In this step, you will be challenging your students to think about how they pray for God’s guidance—and the motivation behind it.
Studying Jesus’ attitude toward the future helps us navigate our own fears about the unknown. Let’s partner up and discuss some of the ways people tend to pray for God’s will.
Either assign partners or let students choose someone with whom they are comfortable sharing; hand out writing supplies. One at a time, read each “prayer” and tell students to discuss whether it shows a sound biblical approach to God’s will or whether it shows an unhealthy attitude toward God’s sovereignty.
Prayer #1: “Jesus, I am so thankful for the talent You’ve given me. Please give me a spot on the varsity team this year. If you do, I promise I’ll be a good example to my team members.”
Prayer #2: “Dear God, having a girlfriend is really important to me. I’m asking You to bring someone into my life this semester. I’ve been so patient for a long time, and I’ve been praying for six months now. Please, God, help me out!”
Prayer #3: “I know that You’ve been faithful to me in the past. Thank You for always sending encouragement my way, even in the hard times. You know my deepest desires for college, so wherever You send me, I will trust You.”
Prayer #4: “Jesus, I’m pretty scared about my future. Can you help me to be strong and faithful in the little things? I will work hard and do all that I can. I give the outcome to You in faith.”
When you finish, let each partnership write down an example of two prayers: one will be grounded in the character of God, and the other will show evidence of selfish motivation. Allow students to share their prayers with the entire class. Afterward, discuss these questions together:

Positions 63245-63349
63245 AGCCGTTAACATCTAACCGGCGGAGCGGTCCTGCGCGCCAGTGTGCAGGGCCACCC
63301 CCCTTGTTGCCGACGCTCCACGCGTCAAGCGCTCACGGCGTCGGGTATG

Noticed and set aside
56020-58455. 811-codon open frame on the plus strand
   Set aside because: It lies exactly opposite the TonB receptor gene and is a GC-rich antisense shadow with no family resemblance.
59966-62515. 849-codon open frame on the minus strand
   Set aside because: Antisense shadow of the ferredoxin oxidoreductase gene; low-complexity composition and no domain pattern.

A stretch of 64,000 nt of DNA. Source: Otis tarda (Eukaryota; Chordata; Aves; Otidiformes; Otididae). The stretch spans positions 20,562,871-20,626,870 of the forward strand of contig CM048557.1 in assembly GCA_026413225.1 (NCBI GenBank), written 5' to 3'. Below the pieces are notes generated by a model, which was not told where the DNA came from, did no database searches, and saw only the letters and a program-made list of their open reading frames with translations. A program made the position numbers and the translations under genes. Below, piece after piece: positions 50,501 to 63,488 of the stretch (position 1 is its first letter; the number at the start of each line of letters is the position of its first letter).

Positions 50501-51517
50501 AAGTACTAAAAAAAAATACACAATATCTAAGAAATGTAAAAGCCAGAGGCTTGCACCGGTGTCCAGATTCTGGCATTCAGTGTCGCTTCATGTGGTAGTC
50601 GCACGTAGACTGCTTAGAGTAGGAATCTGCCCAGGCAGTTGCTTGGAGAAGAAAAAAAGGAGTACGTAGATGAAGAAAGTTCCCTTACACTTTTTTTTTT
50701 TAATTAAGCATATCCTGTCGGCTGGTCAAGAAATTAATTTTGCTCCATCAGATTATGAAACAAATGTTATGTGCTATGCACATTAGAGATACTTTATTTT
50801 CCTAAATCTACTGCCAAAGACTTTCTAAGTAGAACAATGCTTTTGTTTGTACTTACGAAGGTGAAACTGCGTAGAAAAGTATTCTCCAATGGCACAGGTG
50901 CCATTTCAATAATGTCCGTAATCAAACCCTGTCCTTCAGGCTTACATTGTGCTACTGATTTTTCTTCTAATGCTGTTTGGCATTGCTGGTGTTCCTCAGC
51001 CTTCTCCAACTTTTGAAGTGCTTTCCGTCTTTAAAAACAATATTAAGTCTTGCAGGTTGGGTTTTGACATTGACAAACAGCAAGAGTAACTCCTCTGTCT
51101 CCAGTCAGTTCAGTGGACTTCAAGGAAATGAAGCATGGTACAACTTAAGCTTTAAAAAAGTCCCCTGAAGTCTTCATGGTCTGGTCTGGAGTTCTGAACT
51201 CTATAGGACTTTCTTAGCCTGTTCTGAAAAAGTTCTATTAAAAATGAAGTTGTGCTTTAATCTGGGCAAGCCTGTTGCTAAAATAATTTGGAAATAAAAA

- Do these selfish prayers sound familiar? How can we shift our attitudes toward a God-centered approach? (Answers will vary. Students might mention recognizing that God has a plan for them and they don’t know all of the details as He does or that acknowledging that “He is God and I am not” is a good and humble place to be.)
- How does God use wise and mature mentors to also shape our decisions? Who do you have in your life that can help you navigate the future? (Answers will vary; godly mentors who are experienced in listening to God and know how to seek His face during a time of decision making will be invaluable.)
- Does trusting in God mean we have no role in planning our lives? Explain the paradox of “act-yet-trust.” (At one extreme there is trusting in God to the exclusion of action [except prayer]. The other extreme is based on the “God helps those who help themselves” view—trusting in the sense that we have faith that God will bless our efforts. The “act-yet-trust” position is basically one-part listening, one part trusting, and one part taking action. Finding a college, for instance, might look this way in an “act-yet-trust” posture: pray about where to go, listen for God’s input on options, fill out the application forms, wait for His will, and don’t fret.)
- Why is it still important to pour out our fears and desires to Him? Can we be honest with God in all things?
Before you close your lesson, encourage your students to write down THREE ACTION STEPS that can help them refine their attitudes toward seeking the will of God:
- How can I pray?
- Who can mentor me?
- How can I be obedient in my life’s choices?
You have three specific questions that will help you trust in God’s ability to direct your future. Spend some time this week praying over these questions and writing down your answers. When you feel fear, revisit your answers and know that the character of God is stronger than the instability of your life.
To close: Students may want to share some of their fears with their partner before praying together for the outcome.